Norway’s Conservatives face tough negotiations to unite the opposition after ousting the Labor-led coalition on promises to cut taxes and loosen the state’s hold on Scandinavia’s richest economy.
Conservative leader Erna Solberg must now look to form a coalition among her opposition partners, who are split on how much of the country’s vast oil wealth to spend.
The Conservatives, the Progress Party, the Liberal Party and the Christian Democrats, got 96 seats of the 169 in parliament, according to a 93 percent count of the vote. Labor Prime Minister Jens Stoltenberg’s three-party coalition won 72 seats. Labor prevailed as the biggest party with 55 seats, while the Conservatives jumped to 48 seats, the count showed.
“They have some huge challenges in terms of agreeing on policy,” said Johannes Bergh, an election researcher at the Institute for Social Research in Oslo. “The desire for a new government is really strong on the center-right side so you might see people changing policy positions and really making an effort to agree and to have a new government.”
The Conservatives, which won on pledges to cut income and wealth taxes, boost investments in infrastructure and ease mortgage lending regulations, will enter government as the country hits an economic slowdown. The party has said it will look into restructuring the nation’s $750 billion wealth fund.
Once a haven from Europe’s debt turmoil, the $500 billion economy is now struggling to spur demand just as the rest of Europe surfaces from half a decade of economic pain. While growth will still outpace Europe, DNB ASA, Norway’s largest bank, predicts the country will be the only European nation of the 15 it tracks whose expansion won’t accelerate next year.
Norway’s mainland economy, which excludes oil and gas output, will grow 2 percent next year, unchanged from this year. That will beat the 0.7 percent estimate for the euro area, according to DNB forecasts.
Among the big changes that could come are a sell-off billions of dollars in state-owned Statoil. During the campaign Solberg said the government would cut its stake in the oil giant to 51%, from its current 67% stake in the company.
“It’s not unlikely that the government will cut its Statoil stake, though it probably isn’t imminent since these processes take time,” said analyst Andre Baustad Benonisen of Danske Bank Markets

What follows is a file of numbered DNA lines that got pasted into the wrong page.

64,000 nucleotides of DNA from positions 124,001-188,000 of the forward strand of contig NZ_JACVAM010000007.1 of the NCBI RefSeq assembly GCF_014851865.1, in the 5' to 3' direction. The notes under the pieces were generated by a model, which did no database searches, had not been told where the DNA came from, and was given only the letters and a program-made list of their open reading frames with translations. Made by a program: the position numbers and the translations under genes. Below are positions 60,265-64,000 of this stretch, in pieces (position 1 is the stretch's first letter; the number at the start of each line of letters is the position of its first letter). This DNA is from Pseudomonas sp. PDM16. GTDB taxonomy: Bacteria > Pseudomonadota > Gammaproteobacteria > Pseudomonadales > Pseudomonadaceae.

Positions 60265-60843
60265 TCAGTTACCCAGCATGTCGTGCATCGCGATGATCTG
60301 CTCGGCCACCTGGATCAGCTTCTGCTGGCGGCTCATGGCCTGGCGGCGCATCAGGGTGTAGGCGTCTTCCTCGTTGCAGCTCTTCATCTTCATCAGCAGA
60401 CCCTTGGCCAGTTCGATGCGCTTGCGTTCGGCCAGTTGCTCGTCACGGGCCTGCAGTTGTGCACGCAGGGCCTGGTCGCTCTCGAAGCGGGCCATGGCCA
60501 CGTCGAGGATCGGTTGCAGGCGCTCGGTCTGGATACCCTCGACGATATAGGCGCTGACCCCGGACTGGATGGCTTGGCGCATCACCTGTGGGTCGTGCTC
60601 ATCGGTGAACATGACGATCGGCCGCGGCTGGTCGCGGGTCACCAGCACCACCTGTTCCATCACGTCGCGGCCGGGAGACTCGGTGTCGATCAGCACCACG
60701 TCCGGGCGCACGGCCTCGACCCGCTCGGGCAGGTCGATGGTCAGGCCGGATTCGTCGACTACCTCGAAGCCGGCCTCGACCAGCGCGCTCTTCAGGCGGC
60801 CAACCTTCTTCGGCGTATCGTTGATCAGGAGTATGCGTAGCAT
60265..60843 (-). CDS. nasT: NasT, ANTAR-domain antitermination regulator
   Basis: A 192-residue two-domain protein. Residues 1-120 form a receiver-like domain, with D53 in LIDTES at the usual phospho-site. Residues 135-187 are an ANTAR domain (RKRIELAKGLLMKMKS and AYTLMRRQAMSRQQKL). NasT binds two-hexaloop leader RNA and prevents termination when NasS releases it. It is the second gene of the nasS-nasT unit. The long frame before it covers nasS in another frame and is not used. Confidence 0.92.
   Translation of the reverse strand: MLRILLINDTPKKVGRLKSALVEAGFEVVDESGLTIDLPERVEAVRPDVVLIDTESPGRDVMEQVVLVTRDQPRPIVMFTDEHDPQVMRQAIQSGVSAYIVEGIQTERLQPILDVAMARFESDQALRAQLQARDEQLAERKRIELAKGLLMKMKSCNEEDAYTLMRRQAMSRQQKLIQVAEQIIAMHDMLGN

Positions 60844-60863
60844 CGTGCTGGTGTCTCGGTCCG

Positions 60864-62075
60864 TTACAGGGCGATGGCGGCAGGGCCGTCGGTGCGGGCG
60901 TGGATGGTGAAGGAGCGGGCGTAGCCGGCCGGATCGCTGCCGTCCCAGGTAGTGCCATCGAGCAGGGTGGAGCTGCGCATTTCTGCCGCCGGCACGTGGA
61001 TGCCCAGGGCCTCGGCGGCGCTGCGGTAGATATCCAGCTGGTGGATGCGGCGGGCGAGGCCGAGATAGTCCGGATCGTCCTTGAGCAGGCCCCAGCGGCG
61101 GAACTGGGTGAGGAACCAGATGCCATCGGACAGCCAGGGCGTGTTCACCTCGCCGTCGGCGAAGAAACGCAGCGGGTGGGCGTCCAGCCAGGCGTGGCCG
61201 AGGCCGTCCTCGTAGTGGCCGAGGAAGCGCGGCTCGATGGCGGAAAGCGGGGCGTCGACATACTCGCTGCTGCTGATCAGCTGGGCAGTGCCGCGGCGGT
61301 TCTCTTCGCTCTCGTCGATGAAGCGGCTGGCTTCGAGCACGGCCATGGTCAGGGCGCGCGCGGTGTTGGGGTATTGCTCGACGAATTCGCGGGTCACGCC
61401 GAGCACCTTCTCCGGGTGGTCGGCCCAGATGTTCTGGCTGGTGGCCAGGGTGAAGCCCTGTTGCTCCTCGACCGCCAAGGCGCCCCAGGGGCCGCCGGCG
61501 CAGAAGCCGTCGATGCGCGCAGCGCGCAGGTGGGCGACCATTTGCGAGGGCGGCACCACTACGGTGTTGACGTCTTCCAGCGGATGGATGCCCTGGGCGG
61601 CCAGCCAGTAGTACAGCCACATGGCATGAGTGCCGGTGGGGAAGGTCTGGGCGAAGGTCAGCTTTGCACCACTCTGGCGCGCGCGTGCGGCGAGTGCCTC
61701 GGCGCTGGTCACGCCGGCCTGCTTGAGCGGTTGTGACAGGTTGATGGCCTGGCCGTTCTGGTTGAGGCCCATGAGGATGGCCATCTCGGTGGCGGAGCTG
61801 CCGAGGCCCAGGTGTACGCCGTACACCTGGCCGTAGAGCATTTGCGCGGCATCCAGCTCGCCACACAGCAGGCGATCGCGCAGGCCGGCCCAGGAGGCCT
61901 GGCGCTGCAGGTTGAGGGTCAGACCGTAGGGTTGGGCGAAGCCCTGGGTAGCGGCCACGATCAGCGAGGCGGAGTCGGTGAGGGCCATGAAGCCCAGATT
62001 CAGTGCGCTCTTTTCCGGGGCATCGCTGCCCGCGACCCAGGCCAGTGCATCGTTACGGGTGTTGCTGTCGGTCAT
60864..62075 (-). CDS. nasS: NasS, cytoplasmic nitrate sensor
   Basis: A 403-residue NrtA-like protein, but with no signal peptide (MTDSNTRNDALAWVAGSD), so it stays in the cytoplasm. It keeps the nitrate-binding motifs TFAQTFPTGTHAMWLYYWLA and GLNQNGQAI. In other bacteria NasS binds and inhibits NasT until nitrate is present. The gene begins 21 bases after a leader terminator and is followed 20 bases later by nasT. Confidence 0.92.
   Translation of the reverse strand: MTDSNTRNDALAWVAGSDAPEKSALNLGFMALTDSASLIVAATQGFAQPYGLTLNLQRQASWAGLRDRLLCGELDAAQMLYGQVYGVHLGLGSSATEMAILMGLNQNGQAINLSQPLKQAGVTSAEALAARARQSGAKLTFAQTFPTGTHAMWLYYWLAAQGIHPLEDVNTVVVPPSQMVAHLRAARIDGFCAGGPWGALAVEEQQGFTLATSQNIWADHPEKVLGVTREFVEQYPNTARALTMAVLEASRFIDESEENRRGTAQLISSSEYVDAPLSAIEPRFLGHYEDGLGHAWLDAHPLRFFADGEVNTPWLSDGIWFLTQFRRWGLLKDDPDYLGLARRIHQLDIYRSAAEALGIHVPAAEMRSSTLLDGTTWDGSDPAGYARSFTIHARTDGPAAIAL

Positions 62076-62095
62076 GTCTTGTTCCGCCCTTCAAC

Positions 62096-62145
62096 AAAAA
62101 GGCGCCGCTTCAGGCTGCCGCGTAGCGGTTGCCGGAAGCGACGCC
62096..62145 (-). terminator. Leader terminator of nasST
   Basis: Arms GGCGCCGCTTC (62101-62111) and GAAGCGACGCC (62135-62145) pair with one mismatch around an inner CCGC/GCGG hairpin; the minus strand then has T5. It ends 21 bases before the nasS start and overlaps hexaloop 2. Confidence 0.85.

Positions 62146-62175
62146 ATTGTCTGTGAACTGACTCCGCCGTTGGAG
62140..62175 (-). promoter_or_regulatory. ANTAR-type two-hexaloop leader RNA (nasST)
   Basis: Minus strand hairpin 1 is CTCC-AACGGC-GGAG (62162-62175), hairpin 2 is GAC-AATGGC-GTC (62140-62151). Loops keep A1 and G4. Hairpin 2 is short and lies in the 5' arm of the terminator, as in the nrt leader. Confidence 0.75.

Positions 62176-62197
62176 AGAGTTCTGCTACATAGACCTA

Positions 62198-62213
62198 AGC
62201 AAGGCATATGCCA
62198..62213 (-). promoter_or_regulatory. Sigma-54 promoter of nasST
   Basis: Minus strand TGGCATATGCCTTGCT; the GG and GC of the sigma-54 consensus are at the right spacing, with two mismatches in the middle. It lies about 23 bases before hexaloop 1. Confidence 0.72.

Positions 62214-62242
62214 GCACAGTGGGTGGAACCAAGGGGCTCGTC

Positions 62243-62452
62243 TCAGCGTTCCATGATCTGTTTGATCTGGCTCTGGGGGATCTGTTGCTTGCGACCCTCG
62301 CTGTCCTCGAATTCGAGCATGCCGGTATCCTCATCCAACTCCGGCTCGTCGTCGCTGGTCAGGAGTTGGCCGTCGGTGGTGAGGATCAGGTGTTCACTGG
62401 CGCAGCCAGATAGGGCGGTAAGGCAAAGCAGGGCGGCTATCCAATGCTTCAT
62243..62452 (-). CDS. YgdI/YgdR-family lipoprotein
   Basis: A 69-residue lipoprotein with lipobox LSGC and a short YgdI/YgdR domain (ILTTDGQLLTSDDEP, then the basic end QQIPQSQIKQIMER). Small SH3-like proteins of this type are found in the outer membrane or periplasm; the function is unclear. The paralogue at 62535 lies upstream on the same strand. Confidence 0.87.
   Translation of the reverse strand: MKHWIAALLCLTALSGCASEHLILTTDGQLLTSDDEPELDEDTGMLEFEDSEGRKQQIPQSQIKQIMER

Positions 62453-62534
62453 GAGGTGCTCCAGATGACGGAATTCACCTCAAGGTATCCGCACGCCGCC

“Potential buyers include everything from individuals to local and global funds.”
Danske estimates Statoil will rise 13 percent to 151 kroner over the next year. The stock was down 0.9 percent to 133.9 kroner as of 12:57 pm in Oslo, and has fallen 4 percent this year.
Opening up Lofoten to oil and gas exploration is set to be another contentious issue. The Conservatives and Progress Parties are in favour of allowing drilling off the region, but the Liberals have strongly opposed exploration around the archipelago because of potential damage to fishing and the ecology.
Solberg said last night that it will take some days before government talks can start.
Progress Party leader Siv Jensen, who has called for spending more of the nation’s oil wealth, said she will be tough yet realistic in the coming talks. The election means the party may join the government for the first time since it was formed as an anti-tax movement in 1973. The party has been an outlier in Norway in part for its anti-immigration views.
“For the first time in the Progress Party’s history we shall now sit down and negotiate a government platform,” Jensen said at an election-night rally. “We have said throughout the entire election campaign that it’s important for us to set a real mark on that platform.”
The power shift ends eight years with Stoltenberg at the helm of the Labor-led government. The 54-year-old steered Norway through the financial crisis and the 2011 terrorist attacks by right-wing extremist Anders Behring Breivik.
The Conservatives won 48 seats, up from 30 in 2009, according to the projections. The Progress Party won 29 seats, down from 41. The Christian Democrats won 10 seats, compared with 10 and the Liberal Party got 9, versus 2 in the last general election.
Labor, which will set the framework for the Conservatives’ first year in power, had proposed spending 3.3 percent of the oil fund to plug budget deficits, staying within the 4 percent rule for a fourth year. Still, with the fund quadrupling in size since the middle of the previous decade, even sticking to the 4 percent rule results in faster spending growth. The government estimates the fund will grow 50 percent by 2020.
Conservative finance spokesman Jan Tore Sanner said yesterday in an interview that the party won’t imperil the nation’s financial stability.
“We will have a responsible economic policy, we will stick to the fiscal rule,” he said. “We will manage very well.”